Skip to comments.Defences at Troy reveal larger town [ news finally reaches UK ]
Posted on 09/19/2008 7:36:25 PM PDT by SunkenCiv
Ancient Troy was much bigger than previously thought, and may have housed as many as 10,000 people, new excavations have revealed. The lower town, in which most of the population would have lived, may have been as large as 40 hectares (100 acres), according to Professor Ernst Pernicka... Excavations by the late Manfred Korfmann showed that this Troy was just the citadel and that a much larger lower town lay south of it enclosed by a rock-cut ditch (The Times, February 25, 2002). Professor Pernicka's continuation of Korfmann's work has confirmed the substantial nature of this defensive work, which was probably backed by a now-vanished rampart. He has traced it for 1.4 kilometres, and showed it to be 4 metres wide and 2 metres deep. The length of the defences may be as much as 2.5 kilometres. "This year we established that the trench continues around the town. We've found a southern gate, a southeastern gate, traces of a southwestern gate and I expect to find an eastern gate. So we have evidence of town planning," he said, noting that the new evidence refuted Korfmann's critics, who claimed that the trench was for drainage and did not indicate any substantial defences.
(Excerpt) Read more at timesonline.co.uk ...
see, I was sort of kidding (not entirely) about that:
Recent Finds Prove That Homer’s Stories Were More Than Myth
The Times (UK) | 2-25-2002 | Norman Hammond
Posted on 02/24/2002 4:46:17 PM PST by blam
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The Troy That Homer Knew
The city of Troy (Troy VI-VIIa) which Homer speaks of in his epics, The Iliad and The Odyssey, lasted from 1800 until 1250 B.C.E. In his writings, Homer described Troy using standard epithets - a “well-walled,” “broad” city with “lofty gates” and “fine towers,” one capable of holding a large population. Unfortunately, these descriptions have no unique value to historians; his descriptions are simply stock phrases and are not to be taken seriously.
Some of Homer’s phrasings, however, speak specifically of Troy and lend historical content to the epic. Frequently, Homer refers to the Trojans as “horse tamers” or as “having fine foals,” a description singular among all the cultures Homer describes in his works. Perhaps Homer’s unique characterization of these people reflects beliefs widely held in his day - that the Trojans were excellent horsemen and horse-breeders.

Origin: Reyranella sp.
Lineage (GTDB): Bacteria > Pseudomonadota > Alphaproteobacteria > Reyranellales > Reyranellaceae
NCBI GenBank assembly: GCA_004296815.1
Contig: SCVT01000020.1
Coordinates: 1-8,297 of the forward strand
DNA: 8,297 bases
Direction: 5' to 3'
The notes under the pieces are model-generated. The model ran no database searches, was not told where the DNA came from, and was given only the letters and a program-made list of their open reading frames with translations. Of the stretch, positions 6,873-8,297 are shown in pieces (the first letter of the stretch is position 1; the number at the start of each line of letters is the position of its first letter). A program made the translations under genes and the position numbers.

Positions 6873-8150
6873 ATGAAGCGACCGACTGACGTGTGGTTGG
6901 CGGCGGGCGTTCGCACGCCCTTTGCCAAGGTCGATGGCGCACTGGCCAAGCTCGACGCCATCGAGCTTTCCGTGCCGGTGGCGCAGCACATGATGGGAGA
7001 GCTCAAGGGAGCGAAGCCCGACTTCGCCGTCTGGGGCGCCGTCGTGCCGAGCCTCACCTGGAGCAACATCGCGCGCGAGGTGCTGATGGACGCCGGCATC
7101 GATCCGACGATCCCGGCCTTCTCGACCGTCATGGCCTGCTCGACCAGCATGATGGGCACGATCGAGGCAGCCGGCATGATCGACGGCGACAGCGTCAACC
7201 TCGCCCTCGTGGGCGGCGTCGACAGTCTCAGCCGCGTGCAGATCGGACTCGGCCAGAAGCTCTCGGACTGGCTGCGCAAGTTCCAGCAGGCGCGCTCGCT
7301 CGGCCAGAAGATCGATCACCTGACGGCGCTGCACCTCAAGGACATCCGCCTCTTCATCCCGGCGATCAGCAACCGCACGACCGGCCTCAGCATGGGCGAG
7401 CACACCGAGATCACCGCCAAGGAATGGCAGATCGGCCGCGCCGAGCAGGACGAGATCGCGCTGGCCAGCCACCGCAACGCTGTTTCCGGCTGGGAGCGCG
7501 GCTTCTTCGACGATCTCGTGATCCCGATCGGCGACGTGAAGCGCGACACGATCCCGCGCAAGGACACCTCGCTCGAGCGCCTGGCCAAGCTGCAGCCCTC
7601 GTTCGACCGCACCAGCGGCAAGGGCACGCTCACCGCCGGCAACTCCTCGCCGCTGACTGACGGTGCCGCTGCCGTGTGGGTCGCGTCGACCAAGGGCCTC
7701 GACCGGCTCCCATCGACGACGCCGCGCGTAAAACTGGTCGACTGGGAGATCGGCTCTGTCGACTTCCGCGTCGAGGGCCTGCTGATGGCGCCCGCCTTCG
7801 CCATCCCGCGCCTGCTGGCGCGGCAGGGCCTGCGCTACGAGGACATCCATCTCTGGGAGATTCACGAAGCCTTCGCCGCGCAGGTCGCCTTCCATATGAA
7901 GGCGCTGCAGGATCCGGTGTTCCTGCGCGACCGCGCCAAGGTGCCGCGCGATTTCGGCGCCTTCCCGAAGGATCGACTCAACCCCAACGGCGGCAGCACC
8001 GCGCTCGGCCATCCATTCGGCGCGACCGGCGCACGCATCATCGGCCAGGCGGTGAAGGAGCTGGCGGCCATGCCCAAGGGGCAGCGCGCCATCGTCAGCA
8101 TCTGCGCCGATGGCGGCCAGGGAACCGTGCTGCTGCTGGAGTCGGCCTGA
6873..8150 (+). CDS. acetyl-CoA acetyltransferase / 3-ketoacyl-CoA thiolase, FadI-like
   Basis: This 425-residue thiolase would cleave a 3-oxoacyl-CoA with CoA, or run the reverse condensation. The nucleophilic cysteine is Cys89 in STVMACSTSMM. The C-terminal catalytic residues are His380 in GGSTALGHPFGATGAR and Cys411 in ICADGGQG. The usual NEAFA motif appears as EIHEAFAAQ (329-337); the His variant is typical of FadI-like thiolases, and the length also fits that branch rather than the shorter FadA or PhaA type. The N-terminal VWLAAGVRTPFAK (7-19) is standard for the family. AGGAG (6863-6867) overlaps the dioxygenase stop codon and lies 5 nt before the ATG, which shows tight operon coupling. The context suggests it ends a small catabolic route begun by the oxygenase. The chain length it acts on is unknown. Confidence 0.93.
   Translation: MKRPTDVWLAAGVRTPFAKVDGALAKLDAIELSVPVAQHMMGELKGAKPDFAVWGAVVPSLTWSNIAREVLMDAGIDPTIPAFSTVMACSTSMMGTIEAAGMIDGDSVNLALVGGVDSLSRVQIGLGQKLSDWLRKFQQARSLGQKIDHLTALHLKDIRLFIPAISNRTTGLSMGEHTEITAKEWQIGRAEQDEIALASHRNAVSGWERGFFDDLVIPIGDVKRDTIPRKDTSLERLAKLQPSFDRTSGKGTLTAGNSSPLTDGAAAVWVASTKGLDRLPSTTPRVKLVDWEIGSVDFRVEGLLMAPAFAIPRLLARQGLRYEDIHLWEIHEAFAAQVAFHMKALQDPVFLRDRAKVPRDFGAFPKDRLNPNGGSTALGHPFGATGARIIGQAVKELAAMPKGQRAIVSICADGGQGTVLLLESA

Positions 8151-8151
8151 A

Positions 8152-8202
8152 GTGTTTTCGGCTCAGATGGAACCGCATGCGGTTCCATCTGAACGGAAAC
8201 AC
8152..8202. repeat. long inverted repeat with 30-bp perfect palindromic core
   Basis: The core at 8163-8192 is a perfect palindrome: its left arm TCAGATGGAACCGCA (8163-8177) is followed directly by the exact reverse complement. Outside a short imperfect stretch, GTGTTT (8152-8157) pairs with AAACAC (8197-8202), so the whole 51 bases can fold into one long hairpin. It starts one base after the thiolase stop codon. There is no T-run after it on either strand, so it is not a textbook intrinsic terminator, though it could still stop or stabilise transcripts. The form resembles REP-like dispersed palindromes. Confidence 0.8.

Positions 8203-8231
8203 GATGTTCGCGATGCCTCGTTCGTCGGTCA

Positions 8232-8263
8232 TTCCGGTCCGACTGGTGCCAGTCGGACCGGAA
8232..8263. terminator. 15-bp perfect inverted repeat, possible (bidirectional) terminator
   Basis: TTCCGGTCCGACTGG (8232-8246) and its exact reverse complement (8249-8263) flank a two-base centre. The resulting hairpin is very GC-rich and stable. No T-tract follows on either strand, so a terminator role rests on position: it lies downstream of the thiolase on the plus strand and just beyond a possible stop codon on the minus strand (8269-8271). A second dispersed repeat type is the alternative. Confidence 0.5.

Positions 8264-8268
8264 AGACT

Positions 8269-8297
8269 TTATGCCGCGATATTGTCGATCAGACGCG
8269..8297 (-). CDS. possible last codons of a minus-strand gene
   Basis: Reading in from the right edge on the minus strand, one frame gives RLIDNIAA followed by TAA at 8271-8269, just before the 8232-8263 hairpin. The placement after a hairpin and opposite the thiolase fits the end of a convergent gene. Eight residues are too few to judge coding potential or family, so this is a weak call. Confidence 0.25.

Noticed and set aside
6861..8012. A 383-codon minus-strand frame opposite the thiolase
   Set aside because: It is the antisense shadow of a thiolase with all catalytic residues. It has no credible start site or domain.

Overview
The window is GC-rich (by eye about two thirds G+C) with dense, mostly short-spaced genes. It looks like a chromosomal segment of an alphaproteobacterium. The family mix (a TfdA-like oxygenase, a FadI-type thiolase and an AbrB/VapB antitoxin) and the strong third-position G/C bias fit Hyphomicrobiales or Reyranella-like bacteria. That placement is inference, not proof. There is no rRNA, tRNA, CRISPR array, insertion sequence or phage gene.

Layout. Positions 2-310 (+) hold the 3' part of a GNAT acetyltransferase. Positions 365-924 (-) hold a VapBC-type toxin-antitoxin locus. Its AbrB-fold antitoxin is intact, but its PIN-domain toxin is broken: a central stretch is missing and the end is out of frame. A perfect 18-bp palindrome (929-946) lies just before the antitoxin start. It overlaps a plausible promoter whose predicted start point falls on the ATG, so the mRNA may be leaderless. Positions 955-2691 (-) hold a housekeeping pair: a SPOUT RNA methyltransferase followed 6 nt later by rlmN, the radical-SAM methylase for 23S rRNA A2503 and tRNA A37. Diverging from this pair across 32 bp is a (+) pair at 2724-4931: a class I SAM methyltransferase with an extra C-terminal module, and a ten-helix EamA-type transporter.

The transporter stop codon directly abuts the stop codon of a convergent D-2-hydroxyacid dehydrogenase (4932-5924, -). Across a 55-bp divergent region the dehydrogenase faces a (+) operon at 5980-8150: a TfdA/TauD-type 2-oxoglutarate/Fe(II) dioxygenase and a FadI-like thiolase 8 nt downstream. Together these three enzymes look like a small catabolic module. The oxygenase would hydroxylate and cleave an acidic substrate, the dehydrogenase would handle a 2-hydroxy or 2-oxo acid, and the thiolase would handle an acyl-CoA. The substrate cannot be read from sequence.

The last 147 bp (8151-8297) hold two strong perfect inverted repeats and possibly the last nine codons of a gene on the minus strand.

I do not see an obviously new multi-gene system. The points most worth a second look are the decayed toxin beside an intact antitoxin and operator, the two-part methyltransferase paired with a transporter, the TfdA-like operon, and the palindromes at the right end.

Later in his story, he details the layout of the town, giving explicit locations of Priam’s palace, a temple to Apollo, and an agora where the citizens met. Homer depicts Troy as a sizable city with towering walls and an expansive acropolis. His rendering of Troy should also be taken with a grain of salt, however. The vision of Troy Homer puts forth contradicts the findings of archaeologists and historians.
In reality, the city of Troy was not as grand as the expansive metropolis of which Homer speaks. Troy served as a royal citadel, with approximately 100 people living in the city and just over 1000 living along the perimeter. Ultimately, scientists have concluded that Troy served as little more than a walled palace...
So, who’s gunna tell him the bad news?
Probably destroyed by Heinrich Schliemann, the discoverer of Troy, who excavated right through Homer's Troy to an older, grander version of the city which he mistook for the famous Troy, as I understand it.
I admire him for his tenacity.
Schliemann excavated only on the knoll which had the ancient citadel, cutting a single large trench (which can still be seen) down to bedrock. He destroyed part of the Troy VI / VIIa “splendid” wall circuit, and of course everything vertically above and below, and found every known level of occupation. He didn’t excavate the wider site which is what has been getting done lately.
So do I. His archeological technique left something to be desired, though.
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